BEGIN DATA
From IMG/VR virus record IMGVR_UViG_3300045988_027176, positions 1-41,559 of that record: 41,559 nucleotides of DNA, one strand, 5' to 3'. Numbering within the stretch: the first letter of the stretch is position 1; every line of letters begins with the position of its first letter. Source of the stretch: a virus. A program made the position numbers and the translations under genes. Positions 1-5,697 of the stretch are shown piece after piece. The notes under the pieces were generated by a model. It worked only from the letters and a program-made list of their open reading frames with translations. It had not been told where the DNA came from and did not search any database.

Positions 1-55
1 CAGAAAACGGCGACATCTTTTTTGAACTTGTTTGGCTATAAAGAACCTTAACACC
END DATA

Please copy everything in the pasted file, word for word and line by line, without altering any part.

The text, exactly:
From IMG/VR virus record IMGVR_UViG_3300045988_027176, positions 1-41,559 of that record: 41,559 nucleotides of DNA, one strand, 5' to 3'. Numbering within the stretch: the first letter of the stretch is position 1; every line of letters begins with the position of its first letter. Source of the stretch: a virus. A program made the position numbers and the translations under genes. Positions 1-5,697 of the stretch are shown piece after piece. The notes under the pieces were generated by a model. It worked only from the letters and a program-made list of their open reading frames with translations. It had not been told where the DNA came from and did not search any database.

Positions 1-55
1 CAGAAAACGGCGACATCTTTTTTGAACTTGTTTGGCTATAAAGAACCTTAACACC